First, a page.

Correspondents in the collection include: Mary E. Allen, Joseph Wright Alsop (1878-1953), Joseph Wright Alsop (1910-1989), Alfred Andriola, Virginia Armat, Josephine Edith Hahn Arthur, John Astengo, James Patrick Augustine, Howard F. Baer, Ishwari Singh Bahadur, Robert Balk, Arthur Barker, Marcel L. Baron, David Dean Barrett, Vicki Baum, Bernice Baumgarten, Vicars Walker Bell, Barton Lidice Benes, William Rose BenÃ©t, Katherine Stevens (Fowler) Billings, Arthur G. Blunt, Amanda Boxer, Charles Ralph Boxer, Mary Rose Bradford, Carol Brandt, Basil Charles Barrington Brooke, Bertram W.D. Brooke, Hazel Elizabeth Brown, Philip Henry Ackerman Brownrigg, Matthew Joseph Bruccoli, Margaret M. Bryant, Pearl (Sydenstricker) Buck, Witter Bynner, Hortense Calisher, Milton Arthur Caniff, Jonathan Cape, James Paul Chapin, Chanler Armstrong Chapman, Charlotte D. (Gower) Chapman, Mei-ling (Sung) Chiang (Mme. Chiang kai-shek), Ken Clarke, Jessie Cohen, Irene Fincher Cole, Elizabeth (Tang) Comber, Corolyn Cox, Robert Leland Crowell, Ralph Crowley, James S. Cummins, Charles Curran, Lawrence Curtis, Aubrey Davis, Gregory Dawson, Mitchell Dawson, Rose Hahn Dawson, Helen (Woods) Edmonds, Christopher Temple Emmet, Jr., John Chipman Farrar, Henry Field, Julia Rand Allen Field, Geraldine Townsend Fitch, Matthew Cuchulain Ford, Lee Foshay, Bernardine Szold Fritz, Dorothy Gilbert, Louise Mary Gill, John Blair L. Goodwin, Geoffrey Gorer, Randall Chase Gould, Adeline Gray, Milton Greenstein, John Gunther, Charless Hahn, Emanuel Hahn, Emily Hahn, Hannah (Schoen) Hahn, Isaac Newton Hahn, Nancy Coonsman Hahn, Gordon Sherman Haight, Donald P. Hanson, Muriel Hanson, Robert Henderson, Rudy L. Hohlfeld, Helen Hoke, Paul Horgan, George Wren Howard, Krishna Hutheesing, Malcolm Johnson, Williard Johnson, Evan Just, Robert Lee Keedick, Agnes Newton Keith, Walt Kelly, Margaret Kennedy, Barbara Ker-Seymer, Harrison Kinney, Herman Kogan, Agnes A. Kross, Mary Lackersteen, Dorothy Hahn Larsen, Arthur Laurents, Robert Lescher, Gustav Stubbs Lobrano, David Loth, Ma Pin-ho, Kenneth Dale McCormick, Malcolm John MacDonald, Francis Xavier Martin, William Maxwell, Edwin Justus Mayer, Helen Mears, Dorothy Raper Miller, Henry Miller, Robert Moses, William Allen Myers, Sterling North, Oda Takio, Gordon F. Ogilvie, Harry Frederick Oppenheimer, Marshall Parkinson, Richard L. Pearse, Patrick Perry, Harrison Gray Platt, Alma Pritchard, Benjamin A. Proulx, Patrick Tracy Lowell Putnam, Hugh Rawson, Robert Lester Reynolds, Wallace W. Rosenbauer, Harold Wallace Ross, Robert W. Ruhe, Katharine Sansom, Evelyn Barnes Sassoon, Victor Sassoon, Charles Schlessiger, Hilary Dawson Schlessiger, Arthur Schneff, Charles Robbins Schroeder, Selwyn Selwyn-Clarke, William Shawn, George Shively, Helen Hahn Smith, Richard Rushton Smith, Jacques de Spoelberch, Jean Stafford, Noel Stearn, Noel Streatfeild, Clarence O. Swanson, Lorraine Murray Toeg, Freda Utley, Gertrude VanWagenen, Carola Militia Vecchio, Dorothy D. Visser, Clint Wade, Suzanne C. Want, Fredric John Warburg, Peter Watt, Franklin Mowry Watts, Rebecca West, Victor Weybright, Katherine Sergeant Angell White, Genevieve Young, Zau Sinmay, Solly Zuckerman.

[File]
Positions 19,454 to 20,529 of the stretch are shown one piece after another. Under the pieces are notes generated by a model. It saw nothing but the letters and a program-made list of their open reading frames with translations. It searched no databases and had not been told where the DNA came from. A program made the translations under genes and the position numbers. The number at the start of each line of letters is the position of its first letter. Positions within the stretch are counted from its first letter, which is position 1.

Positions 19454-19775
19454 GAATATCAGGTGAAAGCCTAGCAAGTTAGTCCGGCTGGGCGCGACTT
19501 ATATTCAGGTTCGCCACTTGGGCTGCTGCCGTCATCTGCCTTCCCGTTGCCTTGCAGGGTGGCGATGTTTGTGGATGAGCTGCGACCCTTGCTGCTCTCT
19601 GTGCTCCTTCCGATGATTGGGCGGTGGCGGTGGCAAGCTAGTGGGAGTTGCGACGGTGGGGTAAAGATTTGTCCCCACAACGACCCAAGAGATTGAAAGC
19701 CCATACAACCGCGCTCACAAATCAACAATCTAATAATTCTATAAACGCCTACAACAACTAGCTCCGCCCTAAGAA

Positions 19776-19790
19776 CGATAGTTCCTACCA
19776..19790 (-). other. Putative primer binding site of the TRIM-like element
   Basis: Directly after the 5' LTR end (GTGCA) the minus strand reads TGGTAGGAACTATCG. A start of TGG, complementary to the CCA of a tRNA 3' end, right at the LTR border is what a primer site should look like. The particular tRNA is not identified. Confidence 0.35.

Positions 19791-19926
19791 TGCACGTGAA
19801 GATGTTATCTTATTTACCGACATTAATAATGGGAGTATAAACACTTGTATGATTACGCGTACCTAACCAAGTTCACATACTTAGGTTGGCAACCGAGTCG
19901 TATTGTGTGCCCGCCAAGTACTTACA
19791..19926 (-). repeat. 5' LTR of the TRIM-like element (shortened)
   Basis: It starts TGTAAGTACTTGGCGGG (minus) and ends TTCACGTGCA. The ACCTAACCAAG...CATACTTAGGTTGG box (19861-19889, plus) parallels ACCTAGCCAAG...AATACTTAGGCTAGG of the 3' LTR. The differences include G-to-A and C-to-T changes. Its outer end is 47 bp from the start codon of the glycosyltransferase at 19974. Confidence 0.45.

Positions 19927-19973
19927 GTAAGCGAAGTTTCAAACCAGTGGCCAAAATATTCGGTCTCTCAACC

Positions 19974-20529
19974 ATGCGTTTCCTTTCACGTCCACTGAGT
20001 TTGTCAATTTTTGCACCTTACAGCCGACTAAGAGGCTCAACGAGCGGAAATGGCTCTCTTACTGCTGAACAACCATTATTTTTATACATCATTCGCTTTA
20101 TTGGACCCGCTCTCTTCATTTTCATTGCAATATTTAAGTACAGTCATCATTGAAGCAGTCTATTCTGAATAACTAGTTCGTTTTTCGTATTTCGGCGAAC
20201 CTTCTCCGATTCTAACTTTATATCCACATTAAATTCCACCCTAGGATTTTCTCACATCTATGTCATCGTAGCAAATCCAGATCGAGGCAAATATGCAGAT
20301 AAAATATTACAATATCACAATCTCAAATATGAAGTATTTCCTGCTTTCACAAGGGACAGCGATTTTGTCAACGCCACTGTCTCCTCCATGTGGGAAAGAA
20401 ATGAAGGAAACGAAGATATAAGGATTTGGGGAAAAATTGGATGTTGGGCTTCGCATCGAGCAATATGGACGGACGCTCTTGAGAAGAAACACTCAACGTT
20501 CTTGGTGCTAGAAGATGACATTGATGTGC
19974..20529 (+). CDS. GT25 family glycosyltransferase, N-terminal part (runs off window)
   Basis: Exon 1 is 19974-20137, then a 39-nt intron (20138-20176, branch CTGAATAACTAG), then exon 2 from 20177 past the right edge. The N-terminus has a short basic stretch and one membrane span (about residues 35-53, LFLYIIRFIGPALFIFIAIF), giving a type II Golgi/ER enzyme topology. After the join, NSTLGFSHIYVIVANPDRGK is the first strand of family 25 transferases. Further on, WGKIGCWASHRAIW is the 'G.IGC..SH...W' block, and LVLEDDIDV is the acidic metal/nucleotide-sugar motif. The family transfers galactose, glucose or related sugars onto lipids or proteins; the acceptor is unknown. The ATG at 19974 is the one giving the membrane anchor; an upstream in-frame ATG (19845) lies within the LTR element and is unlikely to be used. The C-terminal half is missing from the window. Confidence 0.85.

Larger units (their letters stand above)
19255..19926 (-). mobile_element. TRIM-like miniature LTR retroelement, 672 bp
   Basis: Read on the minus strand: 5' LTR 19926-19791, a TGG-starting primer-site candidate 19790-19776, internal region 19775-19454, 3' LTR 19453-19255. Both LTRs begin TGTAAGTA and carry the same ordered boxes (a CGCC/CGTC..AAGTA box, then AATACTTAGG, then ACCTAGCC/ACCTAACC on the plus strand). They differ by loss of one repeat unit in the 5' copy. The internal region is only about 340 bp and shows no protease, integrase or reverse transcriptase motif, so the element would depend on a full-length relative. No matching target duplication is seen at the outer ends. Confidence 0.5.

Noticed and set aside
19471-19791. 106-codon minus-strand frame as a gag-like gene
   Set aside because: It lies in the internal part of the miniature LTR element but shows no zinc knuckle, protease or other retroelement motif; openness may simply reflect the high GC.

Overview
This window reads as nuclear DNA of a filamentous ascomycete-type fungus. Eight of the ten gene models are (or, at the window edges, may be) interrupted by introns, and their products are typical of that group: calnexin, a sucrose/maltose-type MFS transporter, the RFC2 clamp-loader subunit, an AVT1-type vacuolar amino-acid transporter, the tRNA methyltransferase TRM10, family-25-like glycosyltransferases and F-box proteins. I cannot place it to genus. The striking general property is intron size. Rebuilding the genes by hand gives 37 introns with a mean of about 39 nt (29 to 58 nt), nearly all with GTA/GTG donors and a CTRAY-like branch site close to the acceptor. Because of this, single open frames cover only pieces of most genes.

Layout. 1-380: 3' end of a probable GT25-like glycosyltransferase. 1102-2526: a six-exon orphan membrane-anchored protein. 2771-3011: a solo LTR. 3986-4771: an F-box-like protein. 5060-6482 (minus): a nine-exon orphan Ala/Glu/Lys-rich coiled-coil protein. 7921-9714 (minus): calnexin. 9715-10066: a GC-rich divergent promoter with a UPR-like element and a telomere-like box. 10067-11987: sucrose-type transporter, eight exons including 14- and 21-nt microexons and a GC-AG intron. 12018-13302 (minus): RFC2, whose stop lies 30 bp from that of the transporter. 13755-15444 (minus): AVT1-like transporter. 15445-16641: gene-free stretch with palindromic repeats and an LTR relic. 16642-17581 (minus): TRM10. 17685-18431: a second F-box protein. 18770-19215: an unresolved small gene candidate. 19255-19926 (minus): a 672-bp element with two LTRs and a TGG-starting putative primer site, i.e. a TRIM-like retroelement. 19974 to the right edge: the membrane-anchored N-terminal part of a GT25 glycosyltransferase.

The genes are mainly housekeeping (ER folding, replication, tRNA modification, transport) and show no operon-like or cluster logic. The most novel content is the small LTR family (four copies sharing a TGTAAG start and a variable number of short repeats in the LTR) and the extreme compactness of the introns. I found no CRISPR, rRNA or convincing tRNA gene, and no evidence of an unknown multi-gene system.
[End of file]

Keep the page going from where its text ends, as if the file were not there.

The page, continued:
In addition to drafts of her writings, typescripts, galleys, photographs, and research materials relating to many of her publications, the collection also contains several unpublished fictional pieces; college notes; family memorabilia and letters; photographs of various areas of the United States and Africa taken during the 1930's; clippings of book reviews and articles by and about Hahn; and miscellaneous clippings relating to people and places familiar to her.
An inventory is available.
Complementing this collection are the Hahn-Brandt mss. which consist of her literary agent's files on her behalf, and the Bobbs-Merrill mss. containing materials related to her books published by that firm.
Purchase. Emily Hahn, The New Yorker, New York, New York. 1975, 1976. Gift. Emily Hahn, c/o The New Yorker, New York, New York. 1989, 1992